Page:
Madeleine, my love, wherever you are - you were right. 

...And my words are paper tigers
no match for the predator of pain inside her. 

And I say love will come to you
Hoping just because I spoke the words that they're true
As if I offered up a crystal ball to look through
Where there's now one there will be two.”

Note: Thank you to the grooms for permission to share a part of their story. Congratulations!

If you would like to help marginalized people find “A safe place for all/ The pieces that scatter,” please consider contributing to the support network formed by over 200 people in rural Indiana, Pennsylvania: http://welcomehomeindianapa.weebly.com/our-mission.html

You can also support the network by buying some of the (punk/ adult) art created by artist Darcy Trunzo, who initiated the network: https://www.etsy.com/shop/Snatchelorpad?ref=l2-shopheader-name

Monday, November 28, 2016

In Keeping

When my wife died of lung cancer, poems landed around me in the ruins like ashes after a forest fire.  

Raymond Carver’s last book, A New Path to the Waterfall, was rested gently against my door. 

He died of lung cancer, too. 

Her downturn was so sudden there were ways in which we never got to say goodbye, ways in which we never said, “thank you.” We broke a thousand times and I cared for the pieces while my wife as I knew her was gone to me and I fell in love with her again, again and again. 

I wanted to trade my life for hers. I failed. I never quit. 

I am the adult who wanted to care for her out of love for her and the child who wanted to get it right so she would never leave me, get grief right so she would come back. 

She lived her life according to her values, investing deeply in relationships in which she gave hundreds of people her undivided attention one massage appointment, one park walk, one art date, one phone call at a time, over decades. Her last chemo treatment was the beginning of the end. Nothing meant more to her than connecting with these people. Housebound in a western Pennsylvania winter. Neuropathic pain, cold-induced nausea, medicine induced hallucinations, a body that turned night into day and day into night. We put a visitation calendar where her massage appointment schedule used to be, and filled the book with appointments to visit.

One day she woke to find a friend in her room, and she came out to find me to complain about how weird it was to wake up to someone staring at her. 

One morning she woke in the early dark, the house empty, and she wailed, “I need something to feed my heart.” 

Friends come, and she is awake, and when they join her in our bed she relaxes into their presence and falls asleep. 

She switches back and forth between our marriage bed, and the bed she had set up in her favorite room in the house, the room in which she used to practice massage. When hospice sent the bed to the house, she had them put it in the massage room and she renamed it the day room. She loved to work while she watched the western light pour in through the window and blush across the wall as the sun set.

On the winter night she began to die, I hurried to text the friends who weren’t there, but could be. I missed one. I’m sorry. She died in her favorite room, filled with family and friends. I can’t go after her. I’m here in the ruins of the last gathering we hosted together. I was true to my word, in spirit and in keeping. I failed without quitting. I have this going forward, and I shine this as a beacon into the ethers, into the void. She is not coming back.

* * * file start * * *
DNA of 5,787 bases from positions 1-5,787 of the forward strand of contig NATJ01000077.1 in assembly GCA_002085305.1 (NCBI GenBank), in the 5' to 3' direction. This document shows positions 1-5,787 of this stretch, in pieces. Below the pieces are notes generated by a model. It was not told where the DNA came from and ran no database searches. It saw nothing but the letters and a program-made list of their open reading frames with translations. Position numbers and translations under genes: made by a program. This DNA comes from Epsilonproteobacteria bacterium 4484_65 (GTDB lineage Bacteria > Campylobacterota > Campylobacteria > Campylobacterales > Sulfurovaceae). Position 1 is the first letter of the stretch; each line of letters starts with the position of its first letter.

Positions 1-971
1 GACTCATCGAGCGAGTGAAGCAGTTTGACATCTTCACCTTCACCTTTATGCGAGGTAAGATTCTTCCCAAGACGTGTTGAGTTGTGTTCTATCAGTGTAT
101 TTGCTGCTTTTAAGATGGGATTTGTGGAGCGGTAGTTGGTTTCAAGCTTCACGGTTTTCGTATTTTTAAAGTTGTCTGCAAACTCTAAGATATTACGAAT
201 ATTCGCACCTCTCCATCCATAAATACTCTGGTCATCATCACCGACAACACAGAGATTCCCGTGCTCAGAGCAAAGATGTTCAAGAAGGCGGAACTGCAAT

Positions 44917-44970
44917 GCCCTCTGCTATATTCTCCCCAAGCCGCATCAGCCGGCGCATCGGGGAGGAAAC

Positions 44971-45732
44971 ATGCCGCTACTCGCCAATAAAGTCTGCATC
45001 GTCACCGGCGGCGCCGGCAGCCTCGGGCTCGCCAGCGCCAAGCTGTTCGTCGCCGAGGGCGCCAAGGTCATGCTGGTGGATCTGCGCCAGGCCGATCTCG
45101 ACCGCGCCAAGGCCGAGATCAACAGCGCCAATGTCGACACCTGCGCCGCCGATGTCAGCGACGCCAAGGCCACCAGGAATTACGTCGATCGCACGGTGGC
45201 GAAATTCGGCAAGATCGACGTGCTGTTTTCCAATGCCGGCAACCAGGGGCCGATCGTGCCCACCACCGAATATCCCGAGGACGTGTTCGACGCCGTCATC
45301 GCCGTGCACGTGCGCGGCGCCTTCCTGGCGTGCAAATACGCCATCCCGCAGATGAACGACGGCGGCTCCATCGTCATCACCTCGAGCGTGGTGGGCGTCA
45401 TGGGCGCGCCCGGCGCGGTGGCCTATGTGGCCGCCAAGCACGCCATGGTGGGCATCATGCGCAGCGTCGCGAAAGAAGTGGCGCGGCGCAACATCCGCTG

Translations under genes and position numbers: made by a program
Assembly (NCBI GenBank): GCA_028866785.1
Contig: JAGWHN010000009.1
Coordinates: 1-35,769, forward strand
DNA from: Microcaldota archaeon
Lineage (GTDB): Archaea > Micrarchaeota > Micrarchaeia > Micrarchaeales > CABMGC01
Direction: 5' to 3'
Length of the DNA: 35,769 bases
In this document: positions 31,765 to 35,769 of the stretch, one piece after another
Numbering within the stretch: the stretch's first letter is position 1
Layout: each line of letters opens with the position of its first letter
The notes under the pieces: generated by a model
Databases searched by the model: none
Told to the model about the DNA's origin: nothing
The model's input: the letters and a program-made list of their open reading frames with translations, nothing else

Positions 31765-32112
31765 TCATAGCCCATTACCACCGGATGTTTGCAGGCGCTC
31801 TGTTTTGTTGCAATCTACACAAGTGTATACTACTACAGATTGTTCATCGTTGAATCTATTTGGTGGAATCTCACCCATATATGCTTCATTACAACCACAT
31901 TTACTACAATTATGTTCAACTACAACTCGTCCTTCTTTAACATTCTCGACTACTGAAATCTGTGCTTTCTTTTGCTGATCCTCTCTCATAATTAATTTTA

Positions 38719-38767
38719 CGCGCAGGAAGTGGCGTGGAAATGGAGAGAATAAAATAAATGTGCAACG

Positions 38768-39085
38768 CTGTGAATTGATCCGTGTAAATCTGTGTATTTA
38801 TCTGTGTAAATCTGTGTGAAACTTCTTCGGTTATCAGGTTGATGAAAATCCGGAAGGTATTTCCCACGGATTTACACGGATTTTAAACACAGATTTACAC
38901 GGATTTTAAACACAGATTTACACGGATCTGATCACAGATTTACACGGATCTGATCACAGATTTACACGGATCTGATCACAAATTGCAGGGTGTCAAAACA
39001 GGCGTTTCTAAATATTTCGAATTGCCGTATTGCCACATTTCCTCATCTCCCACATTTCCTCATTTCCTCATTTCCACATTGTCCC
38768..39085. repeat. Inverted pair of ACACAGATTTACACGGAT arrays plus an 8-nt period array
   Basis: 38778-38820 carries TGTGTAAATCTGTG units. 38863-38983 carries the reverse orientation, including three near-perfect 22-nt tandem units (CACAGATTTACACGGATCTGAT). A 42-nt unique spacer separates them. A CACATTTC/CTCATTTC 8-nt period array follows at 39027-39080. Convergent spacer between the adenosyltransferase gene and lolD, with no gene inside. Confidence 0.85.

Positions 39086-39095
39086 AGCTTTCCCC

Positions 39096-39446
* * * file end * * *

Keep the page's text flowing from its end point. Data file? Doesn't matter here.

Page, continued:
I remember one beautiful summer morning years before, in Georgetown, as we walked in warm sunshine to have brunch at Cafe Napoleon. She said she thought I would lose her possibly another way, to Alzheimer’s. She thought she would lose me, failing to see me in plain sight. She said the only thing that stood in the way of her ending her own life in this event is that first she would want to say goodbye to me, but if she said goodbye to me then she knew I would stand in her way, but she couldn’t leave me without saying goodbye. So we stood in glorious sunshine on the sidewalk of Georgetown, stood facing one another, looked each other in the eyes. We said, “I love you.” We said, “Thank you.” We said goodbye. We held each other tightly there on the sidewalk in glorious sunshine. We kissed. We walked to brunch. 

“And did you get what
you wanted from this life, even so?
I did.
And what did you want?
To call myself beloved, to feel myself
beloved on the earth.” 

Friday, September 30, 2016

My Wife Died of Lung Cancer

I'm waiting for her to come home so I can go to bed.

Today I emptied the dishwasher, took the dogs to the park, went grocery shopping, did a load of laundry, took over the kitchen table to do a few hours of legal research for a friend. It could have been any day from 2010, 2011, 2012.

But this time of the year in 2014, we did not know that we were two weeks away from the chemo treatment that would cause neuralgia and the beginning of a quick end, a nightmare from mid-October to mid-January. And whether I'm awake or asleep I'm living that nightmare, except for the times I forget and I'm doing what I'm doing, waiting for her to come home.

This keeps being impossible.